This data series provides timely monthly measures of labor demand (advertised vacancies) at the national, regional, state, and metropolitan area levels.
Online Job Ads Decreased 157,700 in July
02 Aug. 2017
- The June and July losses offset the May gain
- Loss widespread across virtually all States and MSAs
- Most occupations showed losses over the month
Online advertised vacancies decreased 157,700 to 4,605,700 in July, according to The Conference Board Help Wanted OnLine® (HWOL) Data Series,released today. The June Supply/Demand rate stands at 1.46 unemployed for each advertised vacancy, with a total of 2.2 million more unemployed workers than the number of advertised vacancies. The number of unemployed was approximately 7.0 million in June.
The Professional occupational category saw losses in Computer and Math (-20.7) and Management (-6.0). The Services/Production occupational category saw losses in Sales (-27.3), Office and Administrative Support (-16,5), and Food Preparation (-7.7).
NOTE: Recently, the HWOL Data Series has experienced a declining trend in the number of online job ads that may not reflect broader trends in the U.S. labor market. Based on changes in how job postings appear online, The Conference Board is reviewing its HWOL methodology to ensure accuracy and alignment with market trends.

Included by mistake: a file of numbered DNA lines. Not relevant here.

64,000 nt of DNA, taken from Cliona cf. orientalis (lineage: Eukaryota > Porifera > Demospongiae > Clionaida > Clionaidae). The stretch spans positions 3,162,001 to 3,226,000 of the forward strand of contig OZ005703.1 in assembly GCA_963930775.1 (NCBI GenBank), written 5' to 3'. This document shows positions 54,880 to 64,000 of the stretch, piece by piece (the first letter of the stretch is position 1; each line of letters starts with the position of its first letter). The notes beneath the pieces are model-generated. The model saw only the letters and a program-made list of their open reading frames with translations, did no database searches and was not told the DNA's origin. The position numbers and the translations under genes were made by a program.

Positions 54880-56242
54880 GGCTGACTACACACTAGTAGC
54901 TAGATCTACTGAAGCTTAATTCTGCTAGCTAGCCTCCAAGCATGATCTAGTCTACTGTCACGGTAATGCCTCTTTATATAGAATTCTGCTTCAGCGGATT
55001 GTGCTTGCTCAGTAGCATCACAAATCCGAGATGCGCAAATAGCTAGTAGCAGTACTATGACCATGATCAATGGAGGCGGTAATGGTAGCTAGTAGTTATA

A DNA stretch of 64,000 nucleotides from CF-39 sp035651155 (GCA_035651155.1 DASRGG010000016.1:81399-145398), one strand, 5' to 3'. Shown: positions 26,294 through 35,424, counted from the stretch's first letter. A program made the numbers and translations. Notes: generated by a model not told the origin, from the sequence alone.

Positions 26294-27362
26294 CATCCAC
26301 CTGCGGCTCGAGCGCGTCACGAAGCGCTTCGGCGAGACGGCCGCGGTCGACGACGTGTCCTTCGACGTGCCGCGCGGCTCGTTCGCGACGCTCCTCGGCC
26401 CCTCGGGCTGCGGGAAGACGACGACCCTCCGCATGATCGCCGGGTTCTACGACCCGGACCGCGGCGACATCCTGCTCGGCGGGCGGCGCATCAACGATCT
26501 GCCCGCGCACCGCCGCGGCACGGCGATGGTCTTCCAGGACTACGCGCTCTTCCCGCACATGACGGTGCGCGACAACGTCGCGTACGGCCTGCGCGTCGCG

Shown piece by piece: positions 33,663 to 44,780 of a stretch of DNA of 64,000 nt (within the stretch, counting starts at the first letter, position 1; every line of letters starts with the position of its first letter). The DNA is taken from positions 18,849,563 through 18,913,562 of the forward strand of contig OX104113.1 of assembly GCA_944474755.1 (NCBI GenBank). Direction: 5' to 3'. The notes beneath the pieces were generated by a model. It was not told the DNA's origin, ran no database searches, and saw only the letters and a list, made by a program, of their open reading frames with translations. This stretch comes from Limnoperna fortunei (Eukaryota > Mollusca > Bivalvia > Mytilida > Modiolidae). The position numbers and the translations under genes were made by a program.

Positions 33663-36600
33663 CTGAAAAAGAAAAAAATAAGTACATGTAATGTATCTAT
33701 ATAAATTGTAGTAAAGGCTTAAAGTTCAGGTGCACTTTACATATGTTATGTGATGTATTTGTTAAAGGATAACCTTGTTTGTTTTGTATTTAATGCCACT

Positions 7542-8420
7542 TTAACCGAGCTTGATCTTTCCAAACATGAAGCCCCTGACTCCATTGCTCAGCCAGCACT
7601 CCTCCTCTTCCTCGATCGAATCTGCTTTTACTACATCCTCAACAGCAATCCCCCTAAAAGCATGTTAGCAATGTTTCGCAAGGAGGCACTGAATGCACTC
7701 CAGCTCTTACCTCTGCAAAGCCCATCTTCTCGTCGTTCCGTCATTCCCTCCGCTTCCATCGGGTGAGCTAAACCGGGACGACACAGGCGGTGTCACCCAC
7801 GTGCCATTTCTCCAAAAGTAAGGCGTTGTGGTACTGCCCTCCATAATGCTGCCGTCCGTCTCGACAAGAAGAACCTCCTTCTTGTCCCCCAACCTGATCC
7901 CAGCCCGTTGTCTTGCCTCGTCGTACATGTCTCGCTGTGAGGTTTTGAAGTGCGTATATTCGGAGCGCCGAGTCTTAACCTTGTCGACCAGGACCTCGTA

REGIONAL AND STATE HIGHLIGHTS
- Among the largest States, 19 of the 20 States decreased
- Among the 50 States, 5 increased, 44 declined, and 1 was constant
(See pdf Table A)
July Changes for States
In July, online labor demand grew in 5 States and declined in 44 States, while 1 remained constant. All four regions experienced decreases.
The Midwest experienced a decrease of 31,900 in July (Table A). Missouri decreased 7,900 to 93,400 and Illinois fell 6,000 to 178,400. Michigan decreased 7,500 to 136,800. Ohio increased 100 to 165,400. Minnesota decreased 4,100 to 129,700 and Wisconsin decreased 3,600 to 102,500. Among the smaller States in the region, Indiana decreased 3,000 to 78,500 and Iowa decreased 1,200 to 56,100. Nebraska fell 700 to 28,500 and South Dakota increased 300 to 11,500. Kansas decreased 2,100 to 36,900 (Table 3).